Electronic quantum transport in mesoscopic system | Department of Physics

Electronic quantum transport in mesoscopic system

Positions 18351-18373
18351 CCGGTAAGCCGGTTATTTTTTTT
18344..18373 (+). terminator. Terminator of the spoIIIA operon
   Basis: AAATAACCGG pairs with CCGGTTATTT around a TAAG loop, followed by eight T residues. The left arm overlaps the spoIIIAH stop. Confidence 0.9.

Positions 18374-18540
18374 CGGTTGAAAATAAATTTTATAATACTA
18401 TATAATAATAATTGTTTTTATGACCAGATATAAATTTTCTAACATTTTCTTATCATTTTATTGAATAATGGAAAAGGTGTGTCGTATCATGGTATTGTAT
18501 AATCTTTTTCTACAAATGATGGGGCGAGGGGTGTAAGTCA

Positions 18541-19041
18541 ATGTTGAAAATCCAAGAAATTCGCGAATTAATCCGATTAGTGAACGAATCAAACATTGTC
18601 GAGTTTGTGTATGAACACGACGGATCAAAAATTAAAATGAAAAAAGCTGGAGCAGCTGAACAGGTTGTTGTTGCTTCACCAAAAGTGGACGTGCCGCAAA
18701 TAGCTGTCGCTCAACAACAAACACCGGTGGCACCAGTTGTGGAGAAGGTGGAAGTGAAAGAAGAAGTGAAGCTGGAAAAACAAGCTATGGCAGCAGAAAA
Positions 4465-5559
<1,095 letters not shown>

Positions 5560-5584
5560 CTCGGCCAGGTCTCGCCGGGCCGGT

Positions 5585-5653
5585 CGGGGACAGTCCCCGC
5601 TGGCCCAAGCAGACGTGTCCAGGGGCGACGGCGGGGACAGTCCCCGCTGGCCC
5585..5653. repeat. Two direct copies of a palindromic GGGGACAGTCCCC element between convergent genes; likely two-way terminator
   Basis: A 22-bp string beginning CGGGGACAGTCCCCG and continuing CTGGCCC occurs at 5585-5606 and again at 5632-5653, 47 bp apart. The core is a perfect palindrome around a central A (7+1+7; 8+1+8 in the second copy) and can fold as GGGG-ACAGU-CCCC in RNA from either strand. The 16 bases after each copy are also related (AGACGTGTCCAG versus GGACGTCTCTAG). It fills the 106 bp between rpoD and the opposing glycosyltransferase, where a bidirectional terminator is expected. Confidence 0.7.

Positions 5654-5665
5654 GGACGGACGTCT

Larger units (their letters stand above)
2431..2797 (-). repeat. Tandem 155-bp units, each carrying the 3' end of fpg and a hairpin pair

We work in the field of electronic quantum transport in mesoscopic systems. Mesoscopic systems are intermediate to that of microscopic (atomic) and macroscopic systems where quantum coherence is observed. The goal of the research is towards building up of devices that finds use in quantum information processing (QIP). Two fundamental quantum phenomena are important to realize devices for QIP, they are non-locality and entanglement. Non-locality refers to the existence of quantum correlations in spatially separated parts of a quantum system. A fundamental route for the exploration of this phenomenon is the generation of Einstein-Podolsky-Rosen (EPR) pairs of quantum entangled objects. Such pairs of quantum entangled objects has already been tested for photons but not yet for massive particles, like electrons as it is extremely difficult to obtain entangled electrons because electrons are immersed in a macroscopic ground state- the Fermi Sea – which prevents the straightforward generation and splitting of entangled electron pairs. The challenge can be faced by, first using a superconducting material that consists of a Cooper pair spin-singlet state as its ground state and second, by using semiconductor quantum dots in Coulomb blockade regime connected to a superconductor that would force to split the spin-entangled electrons coming out of the superconductor, and thus we would have an on-demand generation of spin-entangled electrons. Such creation of non-local quantum-entangled states in solid state devices would be exploited for secure quantum communication, quantum teleportation and to perform Bell inequality tests- a direct proof of entanglement which has yet to be produced for fermionic particles. The non-locality and entanglement would be probed by a unique set-up that would measure noise cross-correlations, a technique that is very sensitive to measure quantum correlations. The devices would also be probed by conventional transport measurements where interesting physics would also be investigated at superconductor-quantum dot junctions, for example Andreev Bound States, Crossed Andreev Reflection and Elastic Cotunneling. A major part of the challenge involves careful preparation of samples which requires a cleanroom facility. Electron beam lithography, AFM, electron beam evaporator would be the commonly used instruments to fabricate the samples and make electrical contacts.